Thursday, 7 January 2010

Safari chez soi; the Vallée des Cailles

Sometimes strangeness awaits you through a door you've always passed by on the way to work, a little byway whose name you always knew but that you'd never taken.

We pass through Boncourt every time we drive to Anet. We've known about the Vallé des Cailles - a local nature reserve - for ages, but never bothered to explore. Then last week, the sun finally came out after days of lowering gray skies, and we decided to go for a walk.

The other side of Rouvres, where we've often walked, there are chalk downs with extensive views, long lazy slopes above the valley of the Avre and its villages. Everywhere you see the slate spires of village churches or isolated chapels.

But from the moment we entered the ghost orchard, a raised platform of dead apple trees, barkless and whitened by time, we realised the Vallée des Cailles was different. From the moment we turned a corner, and we could no longer see that acute junction where the road from Bu and the road from Rouvres join, we were in one of those hidden folds of the landscape that seems to take you away from all the places you know - from which you can't hear the noise of the traffic, or see the familiar landmarks.

The Vallée des Cailles is so called from the 'cailles', the flint nodules that are found in the fertile land of the valley bottom. The word might come from 'caillou', a pebble, or from the fact that the stones cluster as thickly as quails (cailles).  In the ploughed land, I found a perfect fossilised sea urchin; when I got it home and cleaned it up, I could see fine details, the base of its spines, even the reticulations of its shell, their impression caught in the hard flint.

As soon as we'd turned the corner from the ghost orchard, we found ourselves walking the fringe of the forest; tall, straight oaks on one side, the fields of the valley bottom on the other. On the whitened slopes of the opposite side of the valley fell the long shadows of the forest trees, bristling grey patterns on the frosted furrows. Below, the bare thistledown on the creepers that edged the fields caught the sunlight, glowing white.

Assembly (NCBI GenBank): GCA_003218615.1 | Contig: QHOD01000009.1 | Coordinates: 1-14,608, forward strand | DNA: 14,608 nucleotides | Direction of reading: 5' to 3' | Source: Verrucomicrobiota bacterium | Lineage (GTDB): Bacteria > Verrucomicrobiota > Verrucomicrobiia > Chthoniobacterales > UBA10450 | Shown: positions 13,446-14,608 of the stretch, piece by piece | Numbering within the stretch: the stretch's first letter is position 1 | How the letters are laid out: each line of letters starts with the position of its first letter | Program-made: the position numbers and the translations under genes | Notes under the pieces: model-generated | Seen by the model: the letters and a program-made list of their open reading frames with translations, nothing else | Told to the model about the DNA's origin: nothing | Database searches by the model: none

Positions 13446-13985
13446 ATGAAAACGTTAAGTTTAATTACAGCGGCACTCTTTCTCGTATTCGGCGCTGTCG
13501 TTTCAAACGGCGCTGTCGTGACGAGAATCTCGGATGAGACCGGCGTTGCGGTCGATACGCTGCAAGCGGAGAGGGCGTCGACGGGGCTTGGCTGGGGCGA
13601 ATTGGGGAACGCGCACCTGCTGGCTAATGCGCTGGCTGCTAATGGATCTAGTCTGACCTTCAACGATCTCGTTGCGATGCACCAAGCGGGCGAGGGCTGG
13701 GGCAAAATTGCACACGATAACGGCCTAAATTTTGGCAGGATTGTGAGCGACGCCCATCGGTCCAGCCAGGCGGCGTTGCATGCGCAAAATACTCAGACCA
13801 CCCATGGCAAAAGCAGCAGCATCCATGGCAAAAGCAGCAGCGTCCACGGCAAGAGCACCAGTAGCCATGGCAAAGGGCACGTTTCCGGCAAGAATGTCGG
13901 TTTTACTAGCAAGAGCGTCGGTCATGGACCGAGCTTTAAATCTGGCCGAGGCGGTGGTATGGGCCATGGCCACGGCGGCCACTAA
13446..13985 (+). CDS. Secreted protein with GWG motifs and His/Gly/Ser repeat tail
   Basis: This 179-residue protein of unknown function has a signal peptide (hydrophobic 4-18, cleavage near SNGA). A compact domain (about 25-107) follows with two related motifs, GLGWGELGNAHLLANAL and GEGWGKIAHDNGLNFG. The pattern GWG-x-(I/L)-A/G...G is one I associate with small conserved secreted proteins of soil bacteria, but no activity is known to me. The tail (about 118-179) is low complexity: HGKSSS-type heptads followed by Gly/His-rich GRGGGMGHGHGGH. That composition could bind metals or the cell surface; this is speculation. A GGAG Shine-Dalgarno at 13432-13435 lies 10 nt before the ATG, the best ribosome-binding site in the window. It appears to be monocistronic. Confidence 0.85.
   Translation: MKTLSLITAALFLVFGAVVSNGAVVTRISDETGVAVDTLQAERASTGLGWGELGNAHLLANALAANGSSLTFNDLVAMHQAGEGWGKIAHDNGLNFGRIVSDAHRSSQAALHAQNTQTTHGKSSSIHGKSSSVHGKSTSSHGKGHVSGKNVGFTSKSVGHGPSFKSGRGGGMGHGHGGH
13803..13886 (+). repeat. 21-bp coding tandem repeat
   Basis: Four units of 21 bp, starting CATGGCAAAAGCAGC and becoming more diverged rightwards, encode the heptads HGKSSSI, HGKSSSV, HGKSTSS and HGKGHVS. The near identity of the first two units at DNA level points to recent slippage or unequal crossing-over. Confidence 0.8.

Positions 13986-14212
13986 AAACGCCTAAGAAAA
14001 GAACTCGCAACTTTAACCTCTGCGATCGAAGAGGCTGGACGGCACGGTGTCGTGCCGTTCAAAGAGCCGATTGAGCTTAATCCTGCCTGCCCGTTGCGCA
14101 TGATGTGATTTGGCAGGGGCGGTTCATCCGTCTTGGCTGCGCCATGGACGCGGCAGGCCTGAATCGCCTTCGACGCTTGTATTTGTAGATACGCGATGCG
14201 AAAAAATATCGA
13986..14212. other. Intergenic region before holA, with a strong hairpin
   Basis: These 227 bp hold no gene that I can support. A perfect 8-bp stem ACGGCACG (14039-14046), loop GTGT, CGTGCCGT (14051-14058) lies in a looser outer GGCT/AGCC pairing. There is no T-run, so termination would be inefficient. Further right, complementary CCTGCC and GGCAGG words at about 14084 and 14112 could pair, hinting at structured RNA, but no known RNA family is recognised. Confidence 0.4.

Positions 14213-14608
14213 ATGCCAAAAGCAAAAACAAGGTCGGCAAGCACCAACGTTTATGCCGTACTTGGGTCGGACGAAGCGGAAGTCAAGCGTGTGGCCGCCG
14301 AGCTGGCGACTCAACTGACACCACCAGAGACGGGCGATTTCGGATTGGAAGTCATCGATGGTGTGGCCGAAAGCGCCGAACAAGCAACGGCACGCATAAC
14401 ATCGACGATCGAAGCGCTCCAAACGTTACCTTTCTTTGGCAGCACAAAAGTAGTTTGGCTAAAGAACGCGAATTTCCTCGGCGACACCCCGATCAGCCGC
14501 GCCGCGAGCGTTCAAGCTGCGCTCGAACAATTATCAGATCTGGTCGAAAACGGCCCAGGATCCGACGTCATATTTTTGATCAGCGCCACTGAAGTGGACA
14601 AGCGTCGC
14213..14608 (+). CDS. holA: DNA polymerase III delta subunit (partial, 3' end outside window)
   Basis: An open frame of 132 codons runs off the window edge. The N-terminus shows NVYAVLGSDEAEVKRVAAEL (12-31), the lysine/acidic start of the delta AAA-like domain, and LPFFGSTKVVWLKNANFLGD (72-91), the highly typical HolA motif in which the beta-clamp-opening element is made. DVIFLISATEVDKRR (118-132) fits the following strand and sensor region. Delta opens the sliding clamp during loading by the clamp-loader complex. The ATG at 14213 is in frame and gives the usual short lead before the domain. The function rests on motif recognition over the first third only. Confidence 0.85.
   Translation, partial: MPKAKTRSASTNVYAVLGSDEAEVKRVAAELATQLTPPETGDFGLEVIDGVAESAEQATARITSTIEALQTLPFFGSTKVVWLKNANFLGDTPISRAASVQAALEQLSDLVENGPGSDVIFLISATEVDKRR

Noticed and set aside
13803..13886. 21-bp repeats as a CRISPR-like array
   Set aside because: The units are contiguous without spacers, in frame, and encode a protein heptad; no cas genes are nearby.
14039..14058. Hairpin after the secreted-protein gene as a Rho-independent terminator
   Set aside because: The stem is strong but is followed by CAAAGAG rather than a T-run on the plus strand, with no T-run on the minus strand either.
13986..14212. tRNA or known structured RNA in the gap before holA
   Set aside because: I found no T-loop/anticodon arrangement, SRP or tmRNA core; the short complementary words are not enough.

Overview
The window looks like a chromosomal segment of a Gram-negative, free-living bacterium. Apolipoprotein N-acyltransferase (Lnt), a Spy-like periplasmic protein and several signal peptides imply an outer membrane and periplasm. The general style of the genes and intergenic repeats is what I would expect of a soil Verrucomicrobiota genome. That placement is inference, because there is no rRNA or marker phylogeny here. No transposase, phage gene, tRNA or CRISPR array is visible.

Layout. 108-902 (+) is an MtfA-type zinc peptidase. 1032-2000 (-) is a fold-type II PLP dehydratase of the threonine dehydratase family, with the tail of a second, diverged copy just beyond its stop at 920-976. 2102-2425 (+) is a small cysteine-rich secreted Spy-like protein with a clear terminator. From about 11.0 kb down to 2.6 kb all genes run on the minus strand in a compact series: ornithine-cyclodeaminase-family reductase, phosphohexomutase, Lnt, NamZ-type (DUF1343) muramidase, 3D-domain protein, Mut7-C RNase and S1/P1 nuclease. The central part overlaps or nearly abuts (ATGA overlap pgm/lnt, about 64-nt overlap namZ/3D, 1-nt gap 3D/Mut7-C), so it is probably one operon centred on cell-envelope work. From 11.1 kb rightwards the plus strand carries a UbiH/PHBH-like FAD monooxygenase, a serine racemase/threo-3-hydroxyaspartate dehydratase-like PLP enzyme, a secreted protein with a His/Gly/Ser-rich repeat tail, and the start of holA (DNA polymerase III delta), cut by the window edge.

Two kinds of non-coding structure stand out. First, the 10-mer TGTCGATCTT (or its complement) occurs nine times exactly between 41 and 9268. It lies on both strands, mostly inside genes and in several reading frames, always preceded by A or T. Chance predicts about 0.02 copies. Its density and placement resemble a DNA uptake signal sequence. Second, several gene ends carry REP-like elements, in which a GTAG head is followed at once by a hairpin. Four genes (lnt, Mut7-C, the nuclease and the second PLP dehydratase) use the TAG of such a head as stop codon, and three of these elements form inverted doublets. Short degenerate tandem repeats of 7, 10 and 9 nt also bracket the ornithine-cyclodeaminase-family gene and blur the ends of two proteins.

Further up the valley, you enter the forest, with its long, straight forest drives, and sudden steep ascents and descents. Each sector of forest seems different; one part with young coppices, slender branches rising straight up or fanned out gently from a single trunk. Here the light was crisp, the forest opening and welcoming. Later on, older trees darkened the forest floor, their trunks massive, their heads gnarled, and huge brambles reared arches across the path.

It was almost silent in the forest; but whenever we stopped, we could hear rustling around us, little scurries and sudden starts.

Coming back, we took the bottom of the valley; another world entirely it seemed, long and level and open, the ruts in the track filled with icy puddles, the forest black and forbidding on one side, gentle and welcoming on the other.  And yet you couldn't see out of the valley - couldn't see the houses of Boncourt, or the road, or a hill beyond the immediate crest of the slope. It was a perfectly enclosed world, silent with frost in the pale light of winter sun.

Finally, as we were coming back to the village, we saw the first walkers we'd passed all day; two French ladies out with their three tiny terriers, smart little creatures I suppose before they'd started their walk, but now bedraggled, wet, and filthy with mud. The smallest had to be picked up and towelled dry.

I've done a lot of walking around Eure-et-Loir, but this is a special walk. It's not in the guides, it's not on a GR route (though it's an optional extra on the GR22 from Paris to Mont Saint Michel), even the local tourist office won't tell you much about it. But if you're a hiker, and you're anywhere nearby, the Vallée des Cailles is a rather special seven or eight kilometres.